MU Mourns the Passing of William F. Bethune

William F. Bethune

The University flags were lowered and a wreath placed in The William F. Bethune Center for Visual Arts Thursday, Sept. 14 in memory of William “Bill” F. Bethune (Aug. 31, 1932 – September 9, 2017).

Mr. Bethune passed away Saturday in Southern Pines after a prolonged illness. He was a loyal supporter of the art program at Methodist University.

Mr. Bethune came from a family of artists. His grandmother and his father were painters, so Bethune took up oil painting and fell in love with the craft. Mr. Bethune took art courses at Methodist University (then Methodist College) to hone his painting skills. Along the way, he fell in love with the school.

“Bill was an enthusiastic friend and an extremely generous supporter of Methodist University and the art programs,” said Gene Clayton, former Methodist University administrator and friend and neighbor to Mr. Bethune. “He was a major contributor to the William Bethune Art Building. We will miss his kindness and graciousness.”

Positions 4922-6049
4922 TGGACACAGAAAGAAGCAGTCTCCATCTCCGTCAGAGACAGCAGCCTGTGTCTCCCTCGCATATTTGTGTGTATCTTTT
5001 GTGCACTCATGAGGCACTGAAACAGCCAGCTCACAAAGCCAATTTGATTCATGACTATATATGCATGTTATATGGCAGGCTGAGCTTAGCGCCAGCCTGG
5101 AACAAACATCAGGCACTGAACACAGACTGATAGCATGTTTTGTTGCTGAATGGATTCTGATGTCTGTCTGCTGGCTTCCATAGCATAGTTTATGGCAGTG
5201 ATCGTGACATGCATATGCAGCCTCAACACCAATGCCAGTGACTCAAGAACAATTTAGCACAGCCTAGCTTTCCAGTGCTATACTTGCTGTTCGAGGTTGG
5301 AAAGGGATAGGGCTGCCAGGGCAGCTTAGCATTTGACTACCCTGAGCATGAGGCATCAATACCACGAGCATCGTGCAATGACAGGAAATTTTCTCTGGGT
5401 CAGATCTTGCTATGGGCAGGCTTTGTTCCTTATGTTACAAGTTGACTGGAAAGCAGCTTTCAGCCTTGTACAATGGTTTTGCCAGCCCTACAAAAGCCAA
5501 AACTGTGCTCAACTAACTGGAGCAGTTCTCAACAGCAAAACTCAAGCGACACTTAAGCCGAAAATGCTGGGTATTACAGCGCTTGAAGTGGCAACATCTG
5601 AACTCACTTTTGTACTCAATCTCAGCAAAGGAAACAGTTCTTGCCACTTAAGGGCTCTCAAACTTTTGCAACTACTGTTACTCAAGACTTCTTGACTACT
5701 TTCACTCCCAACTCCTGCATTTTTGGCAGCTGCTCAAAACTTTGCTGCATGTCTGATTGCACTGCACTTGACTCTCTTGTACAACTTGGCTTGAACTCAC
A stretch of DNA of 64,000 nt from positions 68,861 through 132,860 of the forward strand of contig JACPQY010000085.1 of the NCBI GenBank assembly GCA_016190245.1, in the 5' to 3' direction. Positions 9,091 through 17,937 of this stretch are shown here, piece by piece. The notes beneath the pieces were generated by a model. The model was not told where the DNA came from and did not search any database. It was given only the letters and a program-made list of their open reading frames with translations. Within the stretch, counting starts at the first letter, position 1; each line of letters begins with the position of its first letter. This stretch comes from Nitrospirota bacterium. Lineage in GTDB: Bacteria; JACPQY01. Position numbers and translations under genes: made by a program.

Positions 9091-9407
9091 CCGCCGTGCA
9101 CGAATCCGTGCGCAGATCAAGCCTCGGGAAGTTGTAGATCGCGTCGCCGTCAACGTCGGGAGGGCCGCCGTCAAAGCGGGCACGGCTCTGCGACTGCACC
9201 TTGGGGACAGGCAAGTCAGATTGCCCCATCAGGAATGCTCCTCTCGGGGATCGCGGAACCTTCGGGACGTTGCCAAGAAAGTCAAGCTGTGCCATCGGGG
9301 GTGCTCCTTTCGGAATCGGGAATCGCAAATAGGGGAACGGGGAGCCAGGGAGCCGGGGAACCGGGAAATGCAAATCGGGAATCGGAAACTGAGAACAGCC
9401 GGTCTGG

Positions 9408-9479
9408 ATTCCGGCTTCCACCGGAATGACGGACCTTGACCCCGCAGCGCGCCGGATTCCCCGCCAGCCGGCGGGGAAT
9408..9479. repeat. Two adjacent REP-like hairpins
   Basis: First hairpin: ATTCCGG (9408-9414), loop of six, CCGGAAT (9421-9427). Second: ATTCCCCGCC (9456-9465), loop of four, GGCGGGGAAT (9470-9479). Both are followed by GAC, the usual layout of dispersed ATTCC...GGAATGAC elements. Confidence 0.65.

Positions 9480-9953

“I think a lot of this university,” said Mr. Bethune. “There is no place in North Carolina like it.” The staff members at Methodist University, he said, have made a lasting impact. “When you see dedicated staff members, you’ll find a dedicated program.”

Having worked inside the college’s cramped art studio, Mr. Bethune had a vision to help the school create the arts center he felt it deserved. His vision was to make it the most attractive building on campus.

Mr. Bethune’s dream became a reality April 27, 2010 when Methodist officials dedicated the William F. Bethune Center for the Visual Arts. The $2.2 million building includes gallery space as well as classrooms for graphic design, photography, painting and printmaking.

Mr. Bethune donated the majority of the funds needed to build the art center because he believed in the university and in the staff, he said.

“I hope that there will be some outstanding artists and students here,” Mr. Bethune said. “And they’ll go on to make national headlines.”

The 8,844-square-foot building also contains the David McCune International Art Gallery. The works of Mr. McCune and Mr. Bethune are displayed inside the gallery.